Last week, I was shocked and deeply disappointed to read — first in a Facebook post, then in Bluegrass Today — the daily online news source for the bluegrass community, that WAMU's BluegrassCountry.org, would be leaving us on Dec. 31 unless a new owner is found. (For further information, read my comment below.) The announcement explained that, from its inception 47 years ago as a half-hour program of bluegrass music, Bluegrass Country had grown into a “24/7 roots music service broadcasting at 105.5 FM, 88.5-HD-2, 93.5 FM, and streaming on bluegrasscountry.org.”
It described changes in the demographics of the Washington, DC, listening audience. Two studies commissioned by the station found that WAMU's 88.5 news station had steadily grown to be one of the most listened to radio stations in the Washington, DC, area, but that “similar growth in listenership and financial support for bluegrass in years to come” could not be expected.
The question this leaves is: does the loss of a flagship, publicly supported radio station with a distinguished broadcast record in the nation's capital, which streams worldwide over the internet, represent simply the loss of one radio station? Or is it symptomatic of the changing of an era affecting all bluegrass in particular and all of broadcast music in general?
A website called Music Genres List, begun as a hobby and now a still-growing list of the proliferation of genres available worldwide, lists bluegrass as a sub-genre of country music. Here's the list of country genres:
Country Pop (thanks Sarah Johnson)
Within the list, bluegrass is mentioned as three differing manifestations of country music.
People who consider themselves to be bluegrass fans and/or experts often engage in a self-destructive exercise now called WIBA (What is Bluegrass Anyway?), during which they discuss, argue, explore, engage, and often disagree about the definition of bluegrass music. People at festivals who consider themselves to be "traditional bluegrass" fans will often fold up their chairs and go back to their trailers when a "contemporary bluegrass" band takes the stage, especially one featuring a drum kit.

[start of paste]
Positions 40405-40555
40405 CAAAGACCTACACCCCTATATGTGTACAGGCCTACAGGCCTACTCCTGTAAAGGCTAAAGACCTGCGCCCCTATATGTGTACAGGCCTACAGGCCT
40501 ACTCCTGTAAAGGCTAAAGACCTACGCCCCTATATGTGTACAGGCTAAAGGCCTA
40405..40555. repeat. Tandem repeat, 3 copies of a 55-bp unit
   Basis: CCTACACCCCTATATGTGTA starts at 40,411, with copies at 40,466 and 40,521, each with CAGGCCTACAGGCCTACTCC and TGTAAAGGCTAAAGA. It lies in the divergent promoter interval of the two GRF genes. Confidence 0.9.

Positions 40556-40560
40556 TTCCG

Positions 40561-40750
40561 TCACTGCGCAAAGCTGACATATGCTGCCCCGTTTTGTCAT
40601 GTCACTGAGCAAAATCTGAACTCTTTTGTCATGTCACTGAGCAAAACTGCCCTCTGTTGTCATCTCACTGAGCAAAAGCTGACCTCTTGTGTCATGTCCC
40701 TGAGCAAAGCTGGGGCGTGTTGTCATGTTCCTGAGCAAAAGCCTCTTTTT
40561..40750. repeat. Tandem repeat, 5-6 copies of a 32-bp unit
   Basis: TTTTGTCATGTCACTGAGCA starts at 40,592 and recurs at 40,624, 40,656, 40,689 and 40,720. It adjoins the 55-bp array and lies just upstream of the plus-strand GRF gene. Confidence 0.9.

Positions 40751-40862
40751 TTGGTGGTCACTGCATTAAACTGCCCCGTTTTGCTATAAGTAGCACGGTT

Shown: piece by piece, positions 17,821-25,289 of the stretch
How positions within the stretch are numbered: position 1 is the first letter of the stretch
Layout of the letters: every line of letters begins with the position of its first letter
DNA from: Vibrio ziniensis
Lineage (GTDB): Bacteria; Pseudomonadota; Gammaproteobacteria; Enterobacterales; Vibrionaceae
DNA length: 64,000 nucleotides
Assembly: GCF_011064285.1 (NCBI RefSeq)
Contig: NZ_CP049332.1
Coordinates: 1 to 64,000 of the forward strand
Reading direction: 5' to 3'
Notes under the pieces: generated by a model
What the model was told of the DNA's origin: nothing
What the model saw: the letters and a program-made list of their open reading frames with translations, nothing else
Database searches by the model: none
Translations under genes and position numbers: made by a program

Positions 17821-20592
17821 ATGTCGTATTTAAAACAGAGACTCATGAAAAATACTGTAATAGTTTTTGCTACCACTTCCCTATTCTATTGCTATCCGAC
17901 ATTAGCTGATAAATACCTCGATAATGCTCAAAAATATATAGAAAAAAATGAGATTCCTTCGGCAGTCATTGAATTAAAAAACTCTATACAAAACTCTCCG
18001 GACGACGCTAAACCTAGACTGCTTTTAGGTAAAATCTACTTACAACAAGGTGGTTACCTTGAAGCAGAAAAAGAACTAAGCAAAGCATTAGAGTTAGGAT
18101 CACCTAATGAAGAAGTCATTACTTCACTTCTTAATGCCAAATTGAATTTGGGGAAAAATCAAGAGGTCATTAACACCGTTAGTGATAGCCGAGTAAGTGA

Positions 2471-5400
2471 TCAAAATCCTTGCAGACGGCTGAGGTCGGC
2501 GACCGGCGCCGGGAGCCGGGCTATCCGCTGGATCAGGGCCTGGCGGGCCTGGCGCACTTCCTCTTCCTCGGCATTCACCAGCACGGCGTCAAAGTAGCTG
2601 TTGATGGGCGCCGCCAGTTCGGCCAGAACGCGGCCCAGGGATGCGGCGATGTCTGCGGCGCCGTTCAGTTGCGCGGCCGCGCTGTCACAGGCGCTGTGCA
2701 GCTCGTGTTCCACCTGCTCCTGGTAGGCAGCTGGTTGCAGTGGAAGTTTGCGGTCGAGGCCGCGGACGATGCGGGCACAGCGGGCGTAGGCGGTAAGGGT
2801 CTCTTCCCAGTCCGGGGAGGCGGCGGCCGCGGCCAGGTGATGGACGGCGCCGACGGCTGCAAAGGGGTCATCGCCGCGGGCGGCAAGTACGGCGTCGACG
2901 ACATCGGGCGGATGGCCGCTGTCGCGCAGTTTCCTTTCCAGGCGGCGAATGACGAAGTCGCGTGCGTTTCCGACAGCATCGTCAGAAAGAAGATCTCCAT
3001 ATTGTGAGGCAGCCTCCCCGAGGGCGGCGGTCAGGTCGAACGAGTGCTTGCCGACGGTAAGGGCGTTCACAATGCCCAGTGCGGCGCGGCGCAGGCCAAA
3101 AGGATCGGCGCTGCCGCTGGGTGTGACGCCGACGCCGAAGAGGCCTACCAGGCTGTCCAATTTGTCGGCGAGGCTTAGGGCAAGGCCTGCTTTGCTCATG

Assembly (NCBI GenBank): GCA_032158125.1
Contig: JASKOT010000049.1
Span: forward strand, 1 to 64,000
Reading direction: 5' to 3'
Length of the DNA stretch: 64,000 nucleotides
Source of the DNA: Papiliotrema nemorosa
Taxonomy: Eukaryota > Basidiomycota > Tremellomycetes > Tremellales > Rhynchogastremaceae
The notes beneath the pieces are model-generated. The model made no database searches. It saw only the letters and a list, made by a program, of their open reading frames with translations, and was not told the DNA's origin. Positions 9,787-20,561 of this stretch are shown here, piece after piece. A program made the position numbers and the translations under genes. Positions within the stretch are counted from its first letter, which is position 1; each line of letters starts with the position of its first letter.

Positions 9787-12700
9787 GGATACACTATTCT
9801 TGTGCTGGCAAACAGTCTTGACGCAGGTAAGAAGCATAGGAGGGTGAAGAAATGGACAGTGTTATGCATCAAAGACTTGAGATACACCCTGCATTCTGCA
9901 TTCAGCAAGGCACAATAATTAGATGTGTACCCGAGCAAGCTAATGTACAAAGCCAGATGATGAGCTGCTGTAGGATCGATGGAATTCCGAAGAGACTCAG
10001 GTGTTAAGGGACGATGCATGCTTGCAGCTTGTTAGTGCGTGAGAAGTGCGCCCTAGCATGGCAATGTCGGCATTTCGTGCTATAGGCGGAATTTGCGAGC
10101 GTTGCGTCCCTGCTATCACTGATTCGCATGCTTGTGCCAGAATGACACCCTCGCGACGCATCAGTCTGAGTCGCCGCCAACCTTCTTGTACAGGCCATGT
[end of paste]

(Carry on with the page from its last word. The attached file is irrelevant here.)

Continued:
“That ain't bluegrass!” they proclaim. With punkgrass, gangsta grass, urban grass, and jamgrass either well established or increasing in popularity, further divisions in the bluegrass audience are either already here or on the horizon.
Maybe this is inevitable in our increasingly polarized world. Perhaps it's simply a matter of taste. I've often heard people say, “I listen to lots of different types of music, but when I go to a bluegrass festival, I want to hear bluegrass.” By this, they seem to mean Monroe-style bluegrass, best represented by the music first heard in 1946, when Lester Flatt and Earl Scruggs joined Monroe's band for a brief two years before leaving to form their own ground-breaking group.
But perhaps all these changes are simply the inevitable movements in taste, technology, demographics, and change that life in the world brings. This is represented best in the history of bluegrass when we consider how America shifted from being primarily a rural country to one centered in cities where a "little cabin home on the hill" is now but a distant memory for most.